As regards advice, as the hon. Gentleman will know, I have tried in all these cases to bring together management, the work force and Government to examine collectively the problems of companies that run into difficulties and not to operate only with the managements on the basis of restoring them to short-term profitability regardless of export and employment consequences. I have attended and participated in three tripartite meetings. Many of the proposals that have come forward have emerged from those meetings. The negotiations were undertaken on the Government's behalf by Sir Don Ryder. I should like to pay tribute to Sir Don's work in the difficult negotiations which have taken place. It follows that when the Industry Bill is enacted the shares that we acquire in the company will, in the normal course of expectations, be transferred to the National Enterprise Board.

Is my right hon. Friend aware that last week the Edinburgh Workers' Council, which represents approximately 5,000 production workers and salaried staffs, unanimously agreed to record its appreciation of the skill with which he has handled this problem and its support for Government intervention? Will my right hon. Friend assure the House that if there are to be changes in the management structure of the company the changes will be sensitive to the need to preserve the considerable autonomy that is at present enjoyed by the Scottish group of factories?

I am grateful to my hon. Friend for what he has said, but my part in this matter has been a small one because the work has been done by the people who work for Ferranti. It is not my wish or desire to seek to impose solutions on companies which probably know better than most what is wrong with them. Probably their advice is the best advice to be sought. However, we have had to take the decision ourselves as to the measure, nature and character of Government support.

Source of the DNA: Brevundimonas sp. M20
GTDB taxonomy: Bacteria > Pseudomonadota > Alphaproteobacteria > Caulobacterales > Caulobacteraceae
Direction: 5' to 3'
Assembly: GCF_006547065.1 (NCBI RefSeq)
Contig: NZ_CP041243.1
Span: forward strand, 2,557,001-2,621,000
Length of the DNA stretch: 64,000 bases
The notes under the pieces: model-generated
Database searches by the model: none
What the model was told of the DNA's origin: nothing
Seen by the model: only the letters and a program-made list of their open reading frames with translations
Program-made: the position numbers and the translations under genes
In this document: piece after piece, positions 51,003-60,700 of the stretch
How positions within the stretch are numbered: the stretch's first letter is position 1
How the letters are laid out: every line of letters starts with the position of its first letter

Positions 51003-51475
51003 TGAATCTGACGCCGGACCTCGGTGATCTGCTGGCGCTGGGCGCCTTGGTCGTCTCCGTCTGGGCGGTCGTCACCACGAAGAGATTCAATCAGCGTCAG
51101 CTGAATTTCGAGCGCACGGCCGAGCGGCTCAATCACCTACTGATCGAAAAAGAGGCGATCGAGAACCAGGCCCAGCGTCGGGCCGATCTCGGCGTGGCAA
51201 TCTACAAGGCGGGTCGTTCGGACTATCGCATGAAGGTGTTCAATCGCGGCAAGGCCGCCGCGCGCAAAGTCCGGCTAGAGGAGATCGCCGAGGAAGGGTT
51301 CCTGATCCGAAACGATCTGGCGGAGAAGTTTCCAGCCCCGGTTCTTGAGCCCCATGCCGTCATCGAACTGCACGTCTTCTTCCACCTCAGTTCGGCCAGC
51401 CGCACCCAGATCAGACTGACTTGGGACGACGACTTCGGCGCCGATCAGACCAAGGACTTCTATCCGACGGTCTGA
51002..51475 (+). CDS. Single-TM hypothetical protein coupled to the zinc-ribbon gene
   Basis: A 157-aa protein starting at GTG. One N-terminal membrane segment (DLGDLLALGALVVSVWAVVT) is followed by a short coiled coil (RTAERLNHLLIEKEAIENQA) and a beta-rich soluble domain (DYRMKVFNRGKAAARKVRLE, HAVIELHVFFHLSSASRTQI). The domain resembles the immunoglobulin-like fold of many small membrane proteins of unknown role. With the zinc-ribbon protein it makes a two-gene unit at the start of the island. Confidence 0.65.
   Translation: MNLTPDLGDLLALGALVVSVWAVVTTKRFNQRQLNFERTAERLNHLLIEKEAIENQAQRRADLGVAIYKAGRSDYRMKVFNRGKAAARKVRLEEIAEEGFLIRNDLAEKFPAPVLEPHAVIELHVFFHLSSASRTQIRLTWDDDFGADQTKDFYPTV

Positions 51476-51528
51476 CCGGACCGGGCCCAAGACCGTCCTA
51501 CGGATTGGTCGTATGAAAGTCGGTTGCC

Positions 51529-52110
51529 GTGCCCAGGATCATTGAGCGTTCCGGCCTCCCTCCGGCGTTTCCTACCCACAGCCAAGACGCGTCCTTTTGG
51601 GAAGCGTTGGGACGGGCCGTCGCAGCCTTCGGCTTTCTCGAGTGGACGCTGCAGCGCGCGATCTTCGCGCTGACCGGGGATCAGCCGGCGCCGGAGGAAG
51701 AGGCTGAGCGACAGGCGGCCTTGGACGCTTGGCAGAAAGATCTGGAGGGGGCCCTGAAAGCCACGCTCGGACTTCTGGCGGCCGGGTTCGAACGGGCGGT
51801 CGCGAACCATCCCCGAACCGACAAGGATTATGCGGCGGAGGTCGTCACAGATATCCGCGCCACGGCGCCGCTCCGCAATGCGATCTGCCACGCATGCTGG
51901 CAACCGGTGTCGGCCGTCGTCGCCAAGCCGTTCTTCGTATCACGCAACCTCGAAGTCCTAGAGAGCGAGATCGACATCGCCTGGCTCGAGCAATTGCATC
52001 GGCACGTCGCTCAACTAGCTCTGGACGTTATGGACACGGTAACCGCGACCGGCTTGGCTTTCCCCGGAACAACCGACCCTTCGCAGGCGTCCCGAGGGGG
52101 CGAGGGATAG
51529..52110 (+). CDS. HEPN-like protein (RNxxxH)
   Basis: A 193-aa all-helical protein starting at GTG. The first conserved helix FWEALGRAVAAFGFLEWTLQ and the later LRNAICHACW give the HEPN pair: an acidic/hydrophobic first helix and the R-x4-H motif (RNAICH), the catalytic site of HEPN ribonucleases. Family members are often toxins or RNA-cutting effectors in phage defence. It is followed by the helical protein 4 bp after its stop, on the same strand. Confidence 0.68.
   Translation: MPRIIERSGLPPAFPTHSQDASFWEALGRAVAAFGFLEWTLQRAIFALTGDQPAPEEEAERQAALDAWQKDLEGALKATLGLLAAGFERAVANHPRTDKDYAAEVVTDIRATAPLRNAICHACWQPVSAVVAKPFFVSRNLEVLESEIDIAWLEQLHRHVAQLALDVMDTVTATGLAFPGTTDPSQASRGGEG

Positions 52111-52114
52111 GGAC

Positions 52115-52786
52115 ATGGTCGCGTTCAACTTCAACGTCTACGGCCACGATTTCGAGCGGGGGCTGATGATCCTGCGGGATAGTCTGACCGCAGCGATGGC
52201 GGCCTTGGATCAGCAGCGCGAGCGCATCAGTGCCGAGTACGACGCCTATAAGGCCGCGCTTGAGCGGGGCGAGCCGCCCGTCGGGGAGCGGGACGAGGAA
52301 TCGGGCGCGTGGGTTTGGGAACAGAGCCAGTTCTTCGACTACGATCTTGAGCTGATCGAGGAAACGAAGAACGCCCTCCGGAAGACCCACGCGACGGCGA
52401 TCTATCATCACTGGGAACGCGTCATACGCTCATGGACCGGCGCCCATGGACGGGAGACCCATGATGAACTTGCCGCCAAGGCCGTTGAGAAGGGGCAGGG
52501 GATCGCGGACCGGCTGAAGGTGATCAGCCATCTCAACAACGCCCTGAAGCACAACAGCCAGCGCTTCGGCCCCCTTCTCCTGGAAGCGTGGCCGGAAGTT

As regards autonomy, there has been a general view expressed within the company, which I share, that decisions should be taken nearest the point where they are to be applied. That is in line with our thinking both about industrial democracy and management thinking. It is also in line with what both management and workers think. Having said that, I repeat my gratitude to the Scottish workers for not having sought to make safer their own survival at the expense of workers at Oldham and elsewhere.

Will the right hon. Gentleman tell us what steps he took to encourage other British companies in simililar lines of business to rescue Ferranti rather than to burden the taxpayer with the whole of the cost as it is now to be put on them?

There were discussions of one kind or another which I would not think it right to reveal to the House, as these matters have to be conducted with a reasonable degree of discretion. However, I say in all sincerity to the hon. Gentleman that, having had some experience in an earlier manifestation as Minister of Technology, the idea that somehow a merger is the answer to the problems of a company does not now seem to be as sensible as at one time it seemed, when really re-equipping, better management or better industrial relations are required. It is necessary to look into the heart of a company to find out why things have gone wrong and to see how they can be put right. That must be done on the basis of discussions with those involved, in the hope that out of them will come the will to implement what needs to be done.